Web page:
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JMIR Res Protoc. 2019 Feb 27;8(2):e10791. doi: 10.2196/10791.

The Stepped Care Intervention to Suppress Viral Load in Youth Living With HIV: Protocol for a Randomized Controlled Trial.

Author information

1
Department of Family and Community Medicine, UT Southwestern Medical Center, Dallas, TX, United States.
2
Department of Psychiatry and Biobehavioral Sciences, University of California, Los Angeles, Los Angeles, CA, United States.
3
Section of Adolescent Medicine, Department of Pediatrics, Tulane University, New Orleans, LA, United States.
#
Contributed equally

Abstract

BACKGROUND:

Among youth living with HIV (YLH) aged 12-24 years who have health care in the United States, only 30% to 40% are virally suppressed. YLH must achieve viral suppression in order to reduce the probability of infecting others as well as increasing the length and quality of their own life.

OBJECTIVE:

This randomized controlled trial aimed to evaluate the efficacy of an Enhanced Standard Care condition (n=110) compared to an Enhanced Stepped Care intervention condition (n=110) to increase viral suppression among YLH aged 12-24 years with established infection (not acutely infected).

METHODS:

YLH (N=220) who are not virally suppressed will be identified at homeless shelters, health clinics, and gay-identified community-based organizations in Los Angeles, CA, and New Orleans, LA. Informed consent will be obtained from all participants. YLH will be randomly assigned to one of two study conditions: Enhanced Standard Care, which includes standard clinical care plus an automated messaging and monitoring intervention (AMMI), or an Enhanced Stepped Care, which includes three levels of intervention (AMMI, Peer Support via social media plus AMMI, or Coaching plus Peer Support and AMMI). The primary outcome is viral suppression of HIV, and YLH will be assessed at 4-month intervals for 24 months. For the Enhanced Stepped Care intervention group, those who do not achieve viral suppression (via blood draw, viral load<200 copies/mL) at any 4-month assessment will "step up" to the next level of intervention. Secondary outcomes will be retention in care, antiretroviral therapy adherence, alcohol use, substance use, sexual behavior, and mental health symptoms.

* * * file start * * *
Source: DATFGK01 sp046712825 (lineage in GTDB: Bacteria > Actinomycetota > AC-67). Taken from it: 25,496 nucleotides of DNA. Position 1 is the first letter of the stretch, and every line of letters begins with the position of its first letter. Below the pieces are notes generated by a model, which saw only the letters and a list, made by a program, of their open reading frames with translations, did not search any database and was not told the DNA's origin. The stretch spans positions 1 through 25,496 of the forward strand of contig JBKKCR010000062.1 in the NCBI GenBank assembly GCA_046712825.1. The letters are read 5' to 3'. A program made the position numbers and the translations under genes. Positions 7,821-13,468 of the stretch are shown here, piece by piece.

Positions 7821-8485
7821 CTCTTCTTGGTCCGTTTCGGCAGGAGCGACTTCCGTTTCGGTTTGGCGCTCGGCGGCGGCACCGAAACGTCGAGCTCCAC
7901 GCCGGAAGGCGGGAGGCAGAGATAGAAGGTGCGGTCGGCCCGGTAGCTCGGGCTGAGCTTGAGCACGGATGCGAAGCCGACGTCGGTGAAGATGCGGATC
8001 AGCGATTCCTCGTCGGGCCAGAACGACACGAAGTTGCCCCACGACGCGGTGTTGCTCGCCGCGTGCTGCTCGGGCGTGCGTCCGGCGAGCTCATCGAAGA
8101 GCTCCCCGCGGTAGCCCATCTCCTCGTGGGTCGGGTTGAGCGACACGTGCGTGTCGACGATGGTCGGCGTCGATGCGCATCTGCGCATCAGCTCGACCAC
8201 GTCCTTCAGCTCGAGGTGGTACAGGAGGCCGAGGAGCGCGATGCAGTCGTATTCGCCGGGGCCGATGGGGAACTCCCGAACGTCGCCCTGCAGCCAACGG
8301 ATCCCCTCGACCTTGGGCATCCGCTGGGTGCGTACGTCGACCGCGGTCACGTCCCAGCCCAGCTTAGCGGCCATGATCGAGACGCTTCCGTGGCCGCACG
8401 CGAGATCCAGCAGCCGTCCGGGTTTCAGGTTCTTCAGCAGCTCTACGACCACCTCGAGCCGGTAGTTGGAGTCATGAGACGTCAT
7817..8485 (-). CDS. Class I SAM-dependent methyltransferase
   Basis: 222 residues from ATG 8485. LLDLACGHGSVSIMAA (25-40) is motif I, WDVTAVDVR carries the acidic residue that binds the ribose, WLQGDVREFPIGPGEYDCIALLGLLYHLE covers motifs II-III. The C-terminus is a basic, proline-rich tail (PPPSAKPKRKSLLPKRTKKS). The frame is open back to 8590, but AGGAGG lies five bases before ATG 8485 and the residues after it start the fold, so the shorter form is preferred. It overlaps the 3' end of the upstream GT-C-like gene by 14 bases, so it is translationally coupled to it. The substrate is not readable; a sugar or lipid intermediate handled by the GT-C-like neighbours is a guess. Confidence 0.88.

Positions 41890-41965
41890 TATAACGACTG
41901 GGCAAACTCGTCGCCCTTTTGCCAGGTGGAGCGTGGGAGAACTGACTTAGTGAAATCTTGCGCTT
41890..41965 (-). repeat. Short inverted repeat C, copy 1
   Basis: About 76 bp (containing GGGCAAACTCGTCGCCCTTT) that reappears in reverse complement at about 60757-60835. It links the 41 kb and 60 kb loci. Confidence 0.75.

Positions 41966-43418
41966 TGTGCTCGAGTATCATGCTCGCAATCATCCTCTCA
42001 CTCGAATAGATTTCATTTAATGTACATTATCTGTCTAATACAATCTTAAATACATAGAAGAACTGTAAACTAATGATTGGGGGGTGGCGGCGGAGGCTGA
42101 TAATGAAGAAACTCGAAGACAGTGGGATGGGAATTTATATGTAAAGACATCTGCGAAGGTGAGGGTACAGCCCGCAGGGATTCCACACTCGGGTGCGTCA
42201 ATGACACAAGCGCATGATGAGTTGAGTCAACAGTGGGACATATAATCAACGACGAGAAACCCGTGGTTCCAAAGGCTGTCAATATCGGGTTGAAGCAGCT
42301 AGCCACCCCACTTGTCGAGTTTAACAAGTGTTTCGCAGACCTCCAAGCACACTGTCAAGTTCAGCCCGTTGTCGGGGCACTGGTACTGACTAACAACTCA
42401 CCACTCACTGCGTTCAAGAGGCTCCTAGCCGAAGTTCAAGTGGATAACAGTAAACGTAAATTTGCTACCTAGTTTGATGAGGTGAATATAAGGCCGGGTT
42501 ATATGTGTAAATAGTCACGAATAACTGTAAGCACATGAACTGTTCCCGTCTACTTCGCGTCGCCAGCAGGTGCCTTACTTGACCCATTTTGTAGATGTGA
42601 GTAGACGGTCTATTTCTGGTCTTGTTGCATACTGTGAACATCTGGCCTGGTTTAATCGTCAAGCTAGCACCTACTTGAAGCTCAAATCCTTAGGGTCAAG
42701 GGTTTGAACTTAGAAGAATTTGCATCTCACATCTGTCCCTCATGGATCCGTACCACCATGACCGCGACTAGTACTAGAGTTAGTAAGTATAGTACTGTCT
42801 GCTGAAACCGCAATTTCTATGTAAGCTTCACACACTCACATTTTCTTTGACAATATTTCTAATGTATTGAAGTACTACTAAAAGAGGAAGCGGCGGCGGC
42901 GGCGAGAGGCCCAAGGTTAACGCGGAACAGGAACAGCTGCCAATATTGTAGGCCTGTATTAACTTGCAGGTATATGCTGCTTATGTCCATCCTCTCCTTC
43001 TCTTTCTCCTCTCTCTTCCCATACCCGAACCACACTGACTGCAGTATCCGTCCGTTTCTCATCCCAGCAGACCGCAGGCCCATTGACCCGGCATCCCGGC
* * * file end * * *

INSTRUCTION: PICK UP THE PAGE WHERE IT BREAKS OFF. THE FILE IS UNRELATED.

RESULTS:

Recruitment for this study began in June 2017 and is ongoing. We estimate data collection to be completed by the end of 2020.

CONCLUSIONS:

This is the first known application of an Enhanced Stepped Care intervention model for YLH. By providing the lowest level of intervention needed to achieve viral suppression, this model has the potential to be a cost-effective method of helping YLH achieve viral suppression and improve their quality of life.

TRIAL REGISTRATION:

ClinicalTrials.gov NCT03109431; https://clinicaltrials.gov/ct2/show/NCT03109431.

INTERNATIONAL REGISTERED REPORT IDENTIFIER (IRRID):

DERR1-10.2196/10791.

KEYWORDS:

HIV seroposivity; adolescent; sustained virologic responses; young adult

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